Any dog owner will tell you that no one knows him better than Fido. It often seems that man’s best friend can tell when his owner is blue or when there’s cause for revel. Dog lovers and scientists alike have long understood that dogs possess a remarkable ability to empathize, but researchers are still trying to understand exactly where this trait originated.
A new study, published in the journal Current Biology, offers some insight into the mutualistic human-canine bond. Researchers in Hungary say that dogs have an area of their brains, similar to a mechanism in human brains, dedicated to understanding vocal nuances. This means that certain sounds associated with emotions such as joy, sadness and anger are perceived by the human and canine brains in a similar way.
According to the research team, humans and dogs share a common ancestor in which the part of the brain controlling voice and speech developed more than 100 million years ago. This parallel brain structure allows both humans and dogs to handle social clues in a similar way.
“Dogs and humans share a similar social environment,” study author Attila Andics, of the Comparative Ethology Research Group in Hungary, said in a statement. “Our findings suggest that they also use similar brain mechanisms to process social information. This may support the success of vocal communication between the two species.”
Andics and his team used functional MRI (fMRI) scans in order to monitor brain activity in 11 dogs and their owners in response to certain sounds, including laugher, playful barking, crying and whining. After training the dogs to sit still in the fMRI machine, researchers played 200 sounds and mapped what happened in the dog's brains. Then, the researchers repeated the process with humans.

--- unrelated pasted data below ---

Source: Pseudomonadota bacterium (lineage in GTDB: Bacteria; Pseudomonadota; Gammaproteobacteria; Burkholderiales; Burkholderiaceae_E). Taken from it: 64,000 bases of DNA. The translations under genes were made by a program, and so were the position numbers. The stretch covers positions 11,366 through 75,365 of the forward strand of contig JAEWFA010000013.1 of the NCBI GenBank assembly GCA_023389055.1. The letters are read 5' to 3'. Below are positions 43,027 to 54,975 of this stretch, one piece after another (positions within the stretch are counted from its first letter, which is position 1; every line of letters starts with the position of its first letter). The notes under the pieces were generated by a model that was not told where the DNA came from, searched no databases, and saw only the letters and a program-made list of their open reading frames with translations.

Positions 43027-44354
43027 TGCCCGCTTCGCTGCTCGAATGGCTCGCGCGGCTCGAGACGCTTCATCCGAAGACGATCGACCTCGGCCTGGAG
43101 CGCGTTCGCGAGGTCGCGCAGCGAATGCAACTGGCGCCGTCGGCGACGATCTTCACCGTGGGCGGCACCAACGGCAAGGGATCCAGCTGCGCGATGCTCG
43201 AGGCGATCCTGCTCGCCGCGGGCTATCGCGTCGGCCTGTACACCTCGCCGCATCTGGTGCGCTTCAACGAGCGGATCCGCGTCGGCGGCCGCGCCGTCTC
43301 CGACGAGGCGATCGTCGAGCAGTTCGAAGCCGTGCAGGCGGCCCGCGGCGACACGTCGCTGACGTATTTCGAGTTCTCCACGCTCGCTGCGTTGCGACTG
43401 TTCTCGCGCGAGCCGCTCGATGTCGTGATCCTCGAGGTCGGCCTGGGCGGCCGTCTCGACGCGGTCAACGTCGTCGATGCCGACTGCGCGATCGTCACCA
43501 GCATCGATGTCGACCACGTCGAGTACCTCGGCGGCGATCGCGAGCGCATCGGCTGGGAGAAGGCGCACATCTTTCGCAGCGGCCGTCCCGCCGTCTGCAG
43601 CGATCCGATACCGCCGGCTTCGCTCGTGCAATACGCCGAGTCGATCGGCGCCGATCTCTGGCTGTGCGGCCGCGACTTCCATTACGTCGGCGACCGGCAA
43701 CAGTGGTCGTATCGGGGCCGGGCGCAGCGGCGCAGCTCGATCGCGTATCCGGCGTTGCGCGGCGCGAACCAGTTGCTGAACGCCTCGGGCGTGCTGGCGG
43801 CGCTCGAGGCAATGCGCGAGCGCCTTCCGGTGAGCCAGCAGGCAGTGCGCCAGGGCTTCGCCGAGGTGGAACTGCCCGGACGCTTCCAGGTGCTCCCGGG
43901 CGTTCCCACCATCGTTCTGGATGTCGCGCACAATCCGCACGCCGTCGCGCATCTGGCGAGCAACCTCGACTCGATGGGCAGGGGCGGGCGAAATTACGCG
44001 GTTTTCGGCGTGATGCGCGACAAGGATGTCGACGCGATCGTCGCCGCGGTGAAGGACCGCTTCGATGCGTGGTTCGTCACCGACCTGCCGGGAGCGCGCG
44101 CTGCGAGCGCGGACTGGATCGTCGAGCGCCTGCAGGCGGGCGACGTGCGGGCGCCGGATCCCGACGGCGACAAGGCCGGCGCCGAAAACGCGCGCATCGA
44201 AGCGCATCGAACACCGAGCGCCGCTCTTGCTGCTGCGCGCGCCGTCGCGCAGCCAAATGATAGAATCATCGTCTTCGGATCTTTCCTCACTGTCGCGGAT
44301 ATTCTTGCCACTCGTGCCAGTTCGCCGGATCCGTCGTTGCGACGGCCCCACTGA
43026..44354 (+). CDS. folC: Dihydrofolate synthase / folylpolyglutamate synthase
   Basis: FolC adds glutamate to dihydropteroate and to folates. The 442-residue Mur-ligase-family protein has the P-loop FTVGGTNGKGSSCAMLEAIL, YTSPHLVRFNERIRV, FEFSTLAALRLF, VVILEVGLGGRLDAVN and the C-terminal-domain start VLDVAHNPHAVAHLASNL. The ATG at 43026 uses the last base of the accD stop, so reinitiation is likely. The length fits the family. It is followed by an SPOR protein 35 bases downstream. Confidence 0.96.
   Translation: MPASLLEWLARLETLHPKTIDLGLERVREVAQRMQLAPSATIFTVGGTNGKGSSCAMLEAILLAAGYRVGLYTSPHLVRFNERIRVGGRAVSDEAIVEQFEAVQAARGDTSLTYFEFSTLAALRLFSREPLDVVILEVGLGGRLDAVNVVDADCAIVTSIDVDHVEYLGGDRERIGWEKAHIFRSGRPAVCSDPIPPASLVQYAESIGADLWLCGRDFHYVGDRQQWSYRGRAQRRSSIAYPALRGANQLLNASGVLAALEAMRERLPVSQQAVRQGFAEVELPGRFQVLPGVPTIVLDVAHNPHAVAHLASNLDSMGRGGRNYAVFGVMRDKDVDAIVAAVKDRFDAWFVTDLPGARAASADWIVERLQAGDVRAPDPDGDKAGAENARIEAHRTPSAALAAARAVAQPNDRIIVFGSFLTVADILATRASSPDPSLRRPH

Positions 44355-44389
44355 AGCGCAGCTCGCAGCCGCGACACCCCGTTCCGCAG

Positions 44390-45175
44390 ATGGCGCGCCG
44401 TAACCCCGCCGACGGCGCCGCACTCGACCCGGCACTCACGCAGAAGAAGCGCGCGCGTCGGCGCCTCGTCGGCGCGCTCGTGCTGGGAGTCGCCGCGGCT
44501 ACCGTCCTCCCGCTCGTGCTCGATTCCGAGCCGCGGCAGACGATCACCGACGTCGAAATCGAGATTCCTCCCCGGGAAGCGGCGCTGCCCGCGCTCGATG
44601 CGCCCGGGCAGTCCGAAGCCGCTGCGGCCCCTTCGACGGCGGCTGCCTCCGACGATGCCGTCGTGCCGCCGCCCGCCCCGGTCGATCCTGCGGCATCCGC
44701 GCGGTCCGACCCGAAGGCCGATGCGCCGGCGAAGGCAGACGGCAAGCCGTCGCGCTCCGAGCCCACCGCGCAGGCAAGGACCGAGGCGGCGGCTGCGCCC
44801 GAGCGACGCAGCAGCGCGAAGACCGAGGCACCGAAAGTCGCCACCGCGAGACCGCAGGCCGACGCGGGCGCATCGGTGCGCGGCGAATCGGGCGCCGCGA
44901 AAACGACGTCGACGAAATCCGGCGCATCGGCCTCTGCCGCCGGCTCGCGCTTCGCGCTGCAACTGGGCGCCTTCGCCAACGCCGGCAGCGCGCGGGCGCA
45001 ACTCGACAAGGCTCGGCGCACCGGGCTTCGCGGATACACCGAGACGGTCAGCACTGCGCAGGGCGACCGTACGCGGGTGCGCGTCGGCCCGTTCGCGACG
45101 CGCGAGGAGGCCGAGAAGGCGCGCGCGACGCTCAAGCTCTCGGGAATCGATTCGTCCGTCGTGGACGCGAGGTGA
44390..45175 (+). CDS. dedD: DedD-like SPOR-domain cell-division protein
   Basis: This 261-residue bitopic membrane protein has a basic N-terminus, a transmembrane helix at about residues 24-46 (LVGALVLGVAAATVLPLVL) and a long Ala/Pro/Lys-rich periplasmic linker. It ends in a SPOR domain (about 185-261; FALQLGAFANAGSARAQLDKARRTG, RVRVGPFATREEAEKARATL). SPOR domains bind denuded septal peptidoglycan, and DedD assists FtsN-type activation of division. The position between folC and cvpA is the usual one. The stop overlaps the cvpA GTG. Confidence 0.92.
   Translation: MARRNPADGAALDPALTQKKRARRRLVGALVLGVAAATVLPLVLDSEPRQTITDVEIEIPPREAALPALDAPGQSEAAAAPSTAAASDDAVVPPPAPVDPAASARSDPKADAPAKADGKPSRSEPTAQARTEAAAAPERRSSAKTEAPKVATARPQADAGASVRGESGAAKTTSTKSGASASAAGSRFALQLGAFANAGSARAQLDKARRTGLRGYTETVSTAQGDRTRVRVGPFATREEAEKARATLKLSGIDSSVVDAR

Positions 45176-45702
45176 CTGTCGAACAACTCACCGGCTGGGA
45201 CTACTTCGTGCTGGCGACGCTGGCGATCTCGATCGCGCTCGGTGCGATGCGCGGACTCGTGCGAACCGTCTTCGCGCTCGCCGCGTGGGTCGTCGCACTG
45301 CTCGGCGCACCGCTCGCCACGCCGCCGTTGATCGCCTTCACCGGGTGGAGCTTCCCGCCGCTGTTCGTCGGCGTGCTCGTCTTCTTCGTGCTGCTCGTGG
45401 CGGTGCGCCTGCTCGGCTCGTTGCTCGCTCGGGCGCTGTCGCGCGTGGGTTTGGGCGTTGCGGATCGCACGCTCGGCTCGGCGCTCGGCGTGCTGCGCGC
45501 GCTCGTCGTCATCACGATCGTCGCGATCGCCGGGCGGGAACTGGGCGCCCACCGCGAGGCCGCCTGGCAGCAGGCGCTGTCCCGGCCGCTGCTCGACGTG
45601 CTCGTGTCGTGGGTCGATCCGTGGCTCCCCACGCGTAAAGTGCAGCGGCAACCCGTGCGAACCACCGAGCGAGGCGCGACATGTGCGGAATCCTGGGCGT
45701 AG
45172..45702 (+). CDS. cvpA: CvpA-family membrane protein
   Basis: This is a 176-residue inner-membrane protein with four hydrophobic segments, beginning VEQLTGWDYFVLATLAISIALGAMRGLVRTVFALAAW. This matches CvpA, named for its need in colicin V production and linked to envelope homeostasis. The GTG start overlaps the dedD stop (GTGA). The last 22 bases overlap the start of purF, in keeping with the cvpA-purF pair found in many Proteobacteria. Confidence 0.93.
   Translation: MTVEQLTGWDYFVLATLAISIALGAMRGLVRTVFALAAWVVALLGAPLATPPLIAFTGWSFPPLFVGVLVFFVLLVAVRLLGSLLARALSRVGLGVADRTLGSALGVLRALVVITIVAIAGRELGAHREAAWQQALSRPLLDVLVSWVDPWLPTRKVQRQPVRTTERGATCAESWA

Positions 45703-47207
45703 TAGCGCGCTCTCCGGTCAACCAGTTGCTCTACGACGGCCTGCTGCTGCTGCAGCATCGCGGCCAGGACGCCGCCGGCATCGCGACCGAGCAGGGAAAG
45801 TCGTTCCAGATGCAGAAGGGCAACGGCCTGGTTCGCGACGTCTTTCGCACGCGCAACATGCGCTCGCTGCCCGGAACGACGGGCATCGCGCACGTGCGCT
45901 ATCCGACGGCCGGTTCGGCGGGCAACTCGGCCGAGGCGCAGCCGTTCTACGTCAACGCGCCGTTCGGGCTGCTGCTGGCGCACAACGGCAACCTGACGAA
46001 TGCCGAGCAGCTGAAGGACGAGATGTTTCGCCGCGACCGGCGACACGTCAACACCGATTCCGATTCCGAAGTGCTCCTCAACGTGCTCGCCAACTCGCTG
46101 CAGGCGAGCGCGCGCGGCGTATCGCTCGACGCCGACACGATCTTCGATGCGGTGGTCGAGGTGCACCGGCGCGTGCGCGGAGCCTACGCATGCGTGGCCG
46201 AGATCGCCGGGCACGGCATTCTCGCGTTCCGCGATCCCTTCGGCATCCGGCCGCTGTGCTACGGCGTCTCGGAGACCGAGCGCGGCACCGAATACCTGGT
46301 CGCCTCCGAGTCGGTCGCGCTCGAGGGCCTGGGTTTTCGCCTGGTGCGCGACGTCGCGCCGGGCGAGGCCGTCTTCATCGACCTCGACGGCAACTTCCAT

Scientists found striking similarities -- as well as differences -- between the dogs’ brain maps and those of their owners. According to Tech Times, both humans and dogs responded most dramatically when hearing sounds from their own species. Happy sounds triggered the greatest activity in the primary auditory complex of both canines and humans.
One difference researchers noted was that dogs’ brains responded more than humans’ to non-vocal sounds.
“We demonstrate that voice areas exist in dogs and that they show a similar pattern to anterior temporal voice areas in humans,” the authors noted in the study. “Our findings also reveal that sensitivity to vocal emotional valence cues engages similarly located nonprimary auditory regions in dogs and humans. Although parallel evolution cannot be excluded, our findings suggest that voice areas may have a more ancient evolutionary origin than previously known.”
Humans began domesticating dogs some 18,000 to 32,000 years ago. Archaeological evidence suggests that the gray wolf, the earliest domesticated dog, provided humans with protection, a source of food and as the ability to be a guide or service dog. Today, dogs are cross-bred and artificially selected to create and maintain new canine breeds.
The study sheds some light on the complex canine-man bond tens of thousands of years in the making, the researchers argue.
"This method offers a totally new way of investigating neural processing in dogs,” Andics said. “At last we begin to understand how our best friend is looking at us and navigating in our social environment.”
Previous work on the relationship between man and his dog has supported the notion that our furry friends know how their owners are feeling. A 2012 study published in the journal Animal Cognition found that dogs were more likely to approach a person who was crying than someone who was talking or humming. The dogs also tended to approach a crying person with submissive behaviors.
"The humming was designed to be a relatively novel behavior, which might be likely to pique the dogs' curiosity," study researcher and psychologist Deborah Custance said in a statement, according to Live Science. "The fact that the dogs differentiated between crying and humming indicates that their response to crying was not purely driven by curiosity. Rather, the crying carried greater emotional meaning for the dogs and provoked a stronger overall response than either humming or talking."